Actually, now you remind me. There’s a really big Future Funk playlist called the The Sound of Future Funk on Spotify. It’s no longer something which is unheard of and is actually an acknowledged genre right now. (I think I’m even on it actually haha)
I think there is a chance that Future Funk will actually make it big on Spotify. We just need to give it some more time. I hope that with my new release I will get more listeners because there is like a big gap of listeners, a big difference when you compare my SoundCloud to my Spotify for instance. But it's slowly starting to build up and I think that at some point the genre isn’t going to be defined by just a few huge artists who are already big on Spotify, like such as Macross 82-89 or Night Tempo. But you’ll also see smaller and up-and-coming artists blossom on the platform too.
But we’re still a long way from someone like Jingsang from the Lo-fi Hip Hop scene.
Maybe there’s an element of “big fish in a small pond”. Vaporwave is big and growing for sure, but when you compare it to something like Lo-fi Hip Hop there’s still a lot of room to grow.
Yeah, I agree, but I'm content to say that that growth will work. Mark my words: I think it will work.
So what are your ambitions for Sparkly Night in the future? Obviously, you've got Paradise Break coming out. You've got a big discography behind you. Where do you see yourself going and maybe a couple of years time or just later this year?
So for this year, I have high hopes for the next couple of months. Honestly, in terms of my growth on social media as well and I think this is going to help me as an artist raise awareness of what I'm doing so I’ve also got plans for that.
When I move to Tokyo at first and I'm going to travel around Japan a little bit. I’d even like to play some live shows in Japan if possible, tour around a little bit. I just want Future Funk to be big. Like I say, I think we're on the right track.
I also want City Pop to be a significant genre in the next couple of years. I want it to grow in popularity, and as it does I want to be a part of it because I really just love that sound. I made a post on Twitter recently about how crazy it is that something like City Pop exists in our world. I know that it's the exact aesthetic that so many people can relate to, it's exactly what we want subconsciously. Those sounds are just perfect for us. So I want myself to grow, and I want the genres I love to grow.
I also want to get onto a higher level of music making. To make progress in terms of making original music. My ambition is to release a full original Future Funk City Pop style album, collaborating with Japanese artists.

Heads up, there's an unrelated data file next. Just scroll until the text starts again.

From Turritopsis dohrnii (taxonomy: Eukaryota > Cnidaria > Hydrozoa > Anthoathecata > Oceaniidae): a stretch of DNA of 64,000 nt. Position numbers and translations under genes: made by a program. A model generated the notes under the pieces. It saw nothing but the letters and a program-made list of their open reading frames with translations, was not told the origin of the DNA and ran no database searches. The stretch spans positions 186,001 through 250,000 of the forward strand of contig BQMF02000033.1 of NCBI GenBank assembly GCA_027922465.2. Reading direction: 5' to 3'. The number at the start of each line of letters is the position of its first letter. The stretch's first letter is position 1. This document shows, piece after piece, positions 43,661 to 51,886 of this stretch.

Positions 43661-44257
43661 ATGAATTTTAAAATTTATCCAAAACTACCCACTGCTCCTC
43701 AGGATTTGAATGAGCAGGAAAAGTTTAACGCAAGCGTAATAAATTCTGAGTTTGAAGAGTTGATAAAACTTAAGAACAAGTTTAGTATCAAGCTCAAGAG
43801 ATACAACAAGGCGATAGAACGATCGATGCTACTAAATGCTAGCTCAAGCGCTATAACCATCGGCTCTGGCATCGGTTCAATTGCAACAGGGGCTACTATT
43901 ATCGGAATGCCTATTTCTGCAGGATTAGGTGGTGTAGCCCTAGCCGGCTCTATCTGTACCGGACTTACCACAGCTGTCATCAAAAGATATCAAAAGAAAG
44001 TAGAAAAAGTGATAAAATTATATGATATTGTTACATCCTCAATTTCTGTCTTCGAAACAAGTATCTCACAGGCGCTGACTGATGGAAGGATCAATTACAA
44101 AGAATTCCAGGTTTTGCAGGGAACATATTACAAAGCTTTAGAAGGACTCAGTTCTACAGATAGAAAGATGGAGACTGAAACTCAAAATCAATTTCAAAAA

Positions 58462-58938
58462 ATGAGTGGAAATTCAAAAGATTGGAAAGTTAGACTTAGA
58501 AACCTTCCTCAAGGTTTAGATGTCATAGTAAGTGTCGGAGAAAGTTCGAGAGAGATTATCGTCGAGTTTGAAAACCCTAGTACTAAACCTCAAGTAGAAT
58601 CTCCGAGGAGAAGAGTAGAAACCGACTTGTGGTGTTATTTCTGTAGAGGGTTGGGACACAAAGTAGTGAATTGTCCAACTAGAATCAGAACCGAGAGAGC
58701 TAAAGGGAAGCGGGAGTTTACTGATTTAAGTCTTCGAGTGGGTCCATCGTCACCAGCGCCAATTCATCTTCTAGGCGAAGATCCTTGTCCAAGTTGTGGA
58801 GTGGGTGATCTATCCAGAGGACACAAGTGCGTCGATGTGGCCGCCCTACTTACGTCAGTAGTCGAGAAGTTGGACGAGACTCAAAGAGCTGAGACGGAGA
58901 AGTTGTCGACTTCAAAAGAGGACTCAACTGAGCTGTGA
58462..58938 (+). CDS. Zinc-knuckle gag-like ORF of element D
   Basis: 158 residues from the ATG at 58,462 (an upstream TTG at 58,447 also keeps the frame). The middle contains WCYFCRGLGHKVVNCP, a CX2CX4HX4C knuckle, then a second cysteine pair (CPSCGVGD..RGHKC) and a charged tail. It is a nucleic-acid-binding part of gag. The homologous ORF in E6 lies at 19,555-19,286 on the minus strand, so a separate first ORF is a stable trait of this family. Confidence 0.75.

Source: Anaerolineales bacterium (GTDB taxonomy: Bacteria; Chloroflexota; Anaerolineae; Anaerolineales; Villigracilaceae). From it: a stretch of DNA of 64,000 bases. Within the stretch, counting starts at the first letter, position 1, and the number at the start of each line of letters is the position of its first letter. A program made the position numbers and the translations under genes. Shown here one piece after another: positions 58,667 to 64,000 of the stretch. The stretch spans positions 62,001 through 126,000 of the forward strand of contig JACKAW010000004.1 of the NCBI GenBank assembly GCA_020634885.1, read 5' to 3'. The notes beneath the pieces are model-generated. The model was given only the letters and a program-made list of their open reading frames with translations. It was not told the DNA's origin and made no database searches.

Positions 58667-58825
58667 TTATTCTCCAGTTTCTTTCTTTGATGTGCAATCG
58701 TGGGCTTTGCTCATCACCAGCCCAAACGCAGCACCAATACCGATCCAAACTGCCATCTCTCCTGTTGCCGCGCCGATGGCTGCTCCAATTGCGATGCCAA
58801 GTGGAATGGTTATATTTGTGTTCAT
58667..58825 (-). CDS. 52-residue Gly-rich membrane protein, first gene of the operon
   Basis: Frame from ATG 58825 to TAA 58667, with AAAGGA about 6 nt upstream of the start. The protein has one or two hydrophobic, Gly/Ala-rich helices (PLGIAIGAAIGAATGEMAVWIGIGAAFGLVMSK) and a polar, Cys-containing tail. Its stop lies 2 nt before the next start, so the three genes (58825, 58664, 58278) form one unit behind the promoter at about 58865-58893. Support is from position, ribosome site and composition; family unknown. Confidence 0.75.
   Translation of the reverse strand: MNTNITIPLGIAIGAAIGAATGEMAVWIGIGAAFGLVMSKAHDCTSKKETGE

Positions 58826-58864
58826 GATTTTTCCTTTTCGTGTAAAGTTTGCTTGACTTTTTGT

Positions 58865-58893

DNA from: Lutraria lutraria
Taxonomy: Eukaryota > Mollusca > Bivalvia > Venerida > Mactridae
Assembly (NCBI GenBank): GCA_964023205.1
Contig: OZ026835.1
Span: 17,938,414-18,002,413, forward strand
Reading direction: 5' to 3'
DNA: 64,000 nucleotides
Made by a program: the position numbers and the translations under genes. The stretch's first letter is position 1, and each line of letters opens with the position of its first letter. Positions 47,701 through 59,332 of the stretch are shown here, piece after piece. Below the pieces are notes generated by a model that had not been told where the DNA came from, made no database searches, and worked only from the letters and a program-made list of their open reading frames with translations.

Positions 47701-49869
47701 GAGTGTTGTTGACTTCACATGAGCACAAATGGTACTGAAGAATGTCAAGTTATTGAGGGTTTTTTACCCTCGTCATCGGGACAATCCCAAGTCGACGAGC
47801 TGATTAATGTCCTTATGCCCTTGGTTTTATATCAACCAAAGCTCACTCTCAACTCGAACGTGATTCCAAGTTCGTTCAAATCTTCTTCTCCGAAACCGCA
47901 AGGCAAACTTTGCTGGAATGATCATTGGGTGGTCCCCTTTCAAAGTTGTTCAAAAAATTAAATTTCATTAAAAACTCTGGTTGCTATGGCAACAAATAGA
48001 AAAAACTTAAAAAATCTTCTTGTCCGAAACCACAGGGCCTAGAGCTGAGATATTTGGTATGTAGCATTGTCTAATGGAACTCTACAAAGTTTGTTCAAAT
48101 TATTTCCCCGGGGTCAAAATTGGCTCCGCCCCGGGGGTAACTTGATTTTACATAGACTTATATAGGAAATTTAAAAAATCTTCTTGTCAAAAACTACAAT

I like your international outlook on this. You’re from Poland, you used to live in the UK, you teach English, you’re collaborating with Chinese artists, you’re moving to Japan. You’ve got a real international mix going on.
Now that you mention it, at the moment I'm remixing a K-Pop song. So there is also a Korean influence in there too!
It’s kind of funny, and it might contradict my image of loving retro City Pop, but I really love K-Pop. I love K-Pop choreography. Especially lately, it's no longer like the groups such as AKB48, which I used to like many years ago. Right now I'm more into the electronic sounds and bands like Seventeen, like boy bands. Seventeen or Stray Kids or Blackpink for that matter.
K-Pop artists are heavy on the club music right now. It’s good because that’s kind of like what Future Funk is, right? Mixing the retro aesthetic with the club music. That kind of mixture is what I want my Future Funk to be. I want to blend the retro idol aesthetic with these really cutting edge electronic K-Pop sounds.
So I really do think Future Funk can be inspired by the sounds that are present in the K-Pop. More underground artists like YUBIN and Yukika, but also the mainstream stuff. As I said, Seventeen. I love it, sometimes when I work out I actually dance to it haha.
I like that, you've got your retro interest in ‘80s idols combined with a modern interest in K-Pop.
You’re bringing the best of the old and giving it a fresh new twist. So you’re able to take in older, obscure references, while also being dynamic and progressive.
Yeah. This is what I would say Paradise Break is. This is actually one of the reasons why I enjoy the idol concept and the concept of the musician as a figure that people can look up to. Maybe because the artist is especially cool or knowledgeable about music or a great producer. But at the same time, they’re also a very outgoing person and fun to be around. This is the image that is often being put out there in the K-Pop scene. All the artists in the bands I like are promoted by the media as being cool, fun likeable.
I kind of dig that concept and want to incorporate it into Future Funk.
Giving it a bit more polish. A bit more visual flair and style.
Also in terms of cool things happening in the future. I want to say that there is a cool channel on YouTube called Yotsu. I’m going to have one of my songs debut on there very soon. It’s a really cool track that hasn't been released yet. It’s called My Best Tomodachi. It’s going to have a really cool Japanese movie edit for the video. So if you subscribe to their channel you’ll be one of the first to hear that track.
It’s going to be dropping on Yotsu on June 14th - the same day as the Paradise Break premier on Æ2 and Business Casual.
Once Paradise Break is released it’s going to be on all streaming platforms, Spotify, Apple Music, SoundCloud, Bandcamp, everything. Like I said earlier it’s important to have it everywhere!
But honestly, I’m very thankful to be able to release my music on Business Casual. It’s a great milestone for me. I mentioned this on my Instagram earlier. I feel really lucky to be given this opportunity. I always looked up to Business Casual as a label. But I guess I was kind of nervous to approach them. I actually did submit something when I was just starting out, just as a test thing right.
I think I made a typo in my own email or something because when I asked about it recently they told me that they never received it. So when I approached them properly before Paradise Break they were like, “whoa, it's the first time I hear your music, but it's cool so let's release it.” I was like, “OK, thank you!”